Le Mans '66 focuses on the rivalry between Ford and Ferrari during the mid-1960s. The latter is known as the rich playboy’s elite sports cars of choice, whereas the former as the brand of choice for middle America’s families. After attempting and failing to buy the sports division of Ferrari, Henry Ford II (Tracey Letts) decides to build a car that will win the famous 24-hour race ‘Le Mans’ in 1966. Ford enlists visionary automobile designer Carroll Shelby (Matt Damon) and driver Kenneth Miles (Christian Bale) to help win the race and secure the manufacturers place in history.
The script is cliché, featuring all the familiar tropes that are displayed in most biopics. As common with these romanticised “based on a true story” type films, you will always hear every single accomplishment that the protagonist has achieved prior to the events of the film. Matt Damon lists every accomplishment of Christian Bale’s (“Ken has won 57 races, greatest British driver ever, married to Catriona Balfe” etc.) in an attempt to wow the audience of how great of a person he is. Similarly, Jon Bernthal’s Ford executive lists off every achievement of Ferraris in an attempt to show how big and mighty they are in comparison to Ford (“you get it, we’re the underdog going up against the big giant”).
All the stereotypes are also on play here. From Damon’s smarmy and cool Southerner (he wears a cowboy hat for 80% of the film— just in case you didn’t already know he’s from Texas) to Bale’s cocky and stubborn Brit. These stereotypes might turn people off this type of film. But surprisingly, despite these criticisms, I was enthralled from beginning to end.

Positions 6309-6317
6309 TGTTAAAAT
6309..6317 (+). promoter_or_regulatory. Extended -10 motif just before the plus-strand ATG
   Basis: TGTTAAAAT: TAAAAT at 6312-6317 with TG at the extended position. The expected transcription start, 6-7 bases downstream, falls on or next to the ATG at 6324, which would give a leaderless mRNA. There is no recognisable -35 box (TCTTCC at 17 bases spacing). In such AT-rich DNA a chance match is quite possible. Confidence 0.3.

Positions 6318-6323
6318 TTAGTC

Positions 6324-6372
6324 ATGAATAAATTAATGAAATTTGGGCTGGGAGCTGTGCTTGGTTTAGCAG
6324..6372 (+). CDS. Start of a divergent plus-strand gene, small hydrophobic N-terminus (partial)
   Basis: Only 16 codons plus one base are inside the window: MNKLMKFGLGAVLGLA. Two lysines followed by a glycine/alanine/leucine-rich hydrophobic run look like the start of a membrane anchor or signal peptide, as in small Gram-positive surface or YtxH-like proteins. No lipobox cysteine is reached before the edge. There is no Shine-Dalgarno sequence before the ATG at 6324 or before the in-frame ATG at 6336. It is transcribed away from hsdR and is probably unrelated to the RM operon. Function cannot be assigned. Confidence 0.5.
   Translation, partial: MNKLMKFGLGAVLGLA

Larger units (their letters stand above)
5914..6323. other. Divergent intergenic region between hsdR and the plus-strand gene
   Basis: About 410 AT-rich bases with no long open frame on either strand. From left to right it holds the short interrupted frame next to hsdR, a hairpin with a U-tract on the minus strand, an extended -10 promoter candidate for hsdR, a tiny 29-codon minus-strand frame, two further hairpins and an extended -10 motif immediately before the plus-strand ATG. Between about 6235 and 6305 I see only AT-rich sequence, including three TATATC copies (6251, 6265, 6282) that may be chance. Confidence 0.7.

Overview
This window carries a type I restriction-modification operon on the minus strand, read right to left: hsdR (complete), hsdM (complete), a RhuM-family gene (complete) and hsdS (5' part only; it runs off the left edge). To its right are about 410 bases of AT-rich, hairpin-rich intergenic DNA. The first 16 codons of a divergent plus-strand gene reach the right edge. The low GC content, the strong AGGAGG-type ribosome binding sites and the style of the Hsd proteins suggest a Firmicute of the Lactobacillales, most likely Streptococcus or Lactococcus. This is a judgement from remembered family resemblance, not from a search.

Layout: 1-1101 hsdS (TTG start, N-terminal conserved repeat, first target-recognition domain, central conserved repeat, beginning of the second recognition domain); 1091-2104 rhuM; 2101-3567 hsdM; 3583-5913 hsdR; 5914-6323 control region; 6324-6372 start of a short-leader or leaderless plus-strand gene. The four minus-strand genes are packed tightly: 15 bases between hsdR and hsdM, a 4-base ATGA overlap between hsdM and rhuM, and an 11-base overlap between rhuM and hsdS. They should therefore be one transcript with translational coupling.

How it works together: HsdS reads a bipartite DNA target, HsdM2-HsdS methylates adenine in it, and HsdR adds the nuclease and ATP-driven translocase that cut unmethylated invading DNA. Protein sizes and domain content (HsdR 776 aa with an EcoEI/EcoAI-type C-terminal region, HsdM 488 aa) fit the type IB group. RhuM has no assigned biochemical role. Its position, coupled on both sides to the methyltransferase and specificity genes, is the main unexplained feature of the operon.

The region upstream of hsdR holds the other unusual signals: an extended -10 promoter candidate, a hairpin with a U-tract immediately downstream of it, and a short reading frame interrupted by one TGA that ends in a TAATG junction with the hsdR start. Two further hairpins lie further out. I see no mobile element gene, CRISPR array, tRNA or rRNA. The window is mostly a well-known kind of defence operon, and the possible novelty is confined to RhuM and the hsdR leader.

Photo credit: Allocine.fr
Mangold may have enlisted two of the biggest actors in Hollywood, but the real stars are the racing sequences. He’s no stranger to action, especially after the grueling scenes he created in 'Logan'. All the racing scenes are portrayed with visceral flair and intensity that liven and enrich the film. The boom and crack of exhaust reverberate through your body thanks to the excellent sound design, helping to transport you to the racetrack. These sequences make the film worth going to the cinema alone.
Despite the formulaic characters, they are briliantly brought to life by the actors. Christian Bale, who elevates any substandard script, is characteristically wonderful. It’s surprising to hear him speaking in his normal accent for once. Miles’ cockney patter makes for a sympathetic portrayal, assisting with the underdog image. The racing sequences may be the body of the film, but Bale is the engine that powers the film into first place. Damon is also solid, though his Texan accent at times did often seem like a below average Matthew McConaughey impression.
The film races by (no pun intended) at an immense speed despite it being two and half hours - never once does it feel like its length. At points however, I wished the script ironed out some of the exposition, which would have helped devote more time to develop the characters and their motives. Miles’ family are given a fair bit of screen time, yet I never felt the emotional connection that Mangold wants us to feel for him. We also hardly get to know anything about Shelby, leaving a severe lack of an emotional arc with his character.
Before the screening, James Mangold came out to introduce the film, saying that he wanted a similar feeling and style to the epics that Hollywood used to produce. In this way, he ultimately succeeds. Le Mans '66 comes with those problems that Mangold attempts to emulate, but thankfully captures that old-Hollywood charm that is so intoxicating to watch.
Edited by Andriani Scordellis, Film Editor and Charlee Kieser, Deputy Digital Editor